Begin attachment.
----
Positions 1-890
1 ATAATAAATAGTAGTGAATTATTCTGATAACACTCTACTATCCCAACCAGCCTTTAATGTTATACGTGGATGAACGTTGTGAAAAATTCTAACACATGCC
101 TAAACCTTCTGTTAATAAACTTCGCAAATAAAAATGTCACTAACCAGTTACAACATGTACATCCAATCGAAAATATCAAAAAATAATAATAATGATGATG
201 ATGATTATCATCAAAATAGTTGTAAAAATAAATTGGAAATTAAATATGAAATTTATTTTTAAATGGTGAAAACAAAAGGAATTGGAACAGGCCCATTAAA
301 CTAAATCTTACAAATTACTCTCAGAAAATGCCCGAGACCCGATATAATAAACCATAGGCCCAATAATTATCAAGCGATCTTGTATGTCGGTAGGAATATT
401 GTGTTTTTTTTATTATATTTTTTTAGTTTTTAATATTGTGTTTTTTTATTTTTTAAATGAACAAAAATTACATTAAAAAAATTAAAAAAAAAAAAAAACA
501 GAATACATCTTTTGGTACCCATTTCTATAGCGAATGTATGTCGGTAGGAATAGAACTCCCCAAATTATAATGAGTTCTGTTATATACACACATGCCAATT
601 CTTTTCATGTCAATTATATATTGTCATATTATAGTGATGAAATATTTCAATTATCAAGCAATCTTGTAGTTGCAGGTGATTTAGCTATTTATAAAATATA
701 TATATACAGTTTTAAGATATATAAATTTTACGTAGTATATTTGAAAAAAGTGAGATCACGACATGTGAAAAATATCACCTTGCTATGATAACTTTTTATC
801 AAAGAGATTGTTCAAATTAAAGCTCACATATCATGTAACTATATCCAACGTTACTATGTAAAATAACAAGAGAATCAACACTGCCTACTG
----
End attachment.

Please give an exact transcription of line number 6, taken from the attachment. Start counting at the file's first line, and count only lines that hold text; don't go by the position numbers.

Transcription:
401 GTGTTTTTTTTATTATATTTTTTTAGTTTTTAATATTGTGTTTTTTTATTTTTTAAATGAACAAAAATTACATTAAAAAAATTAAAAAAAAAAAAAAACA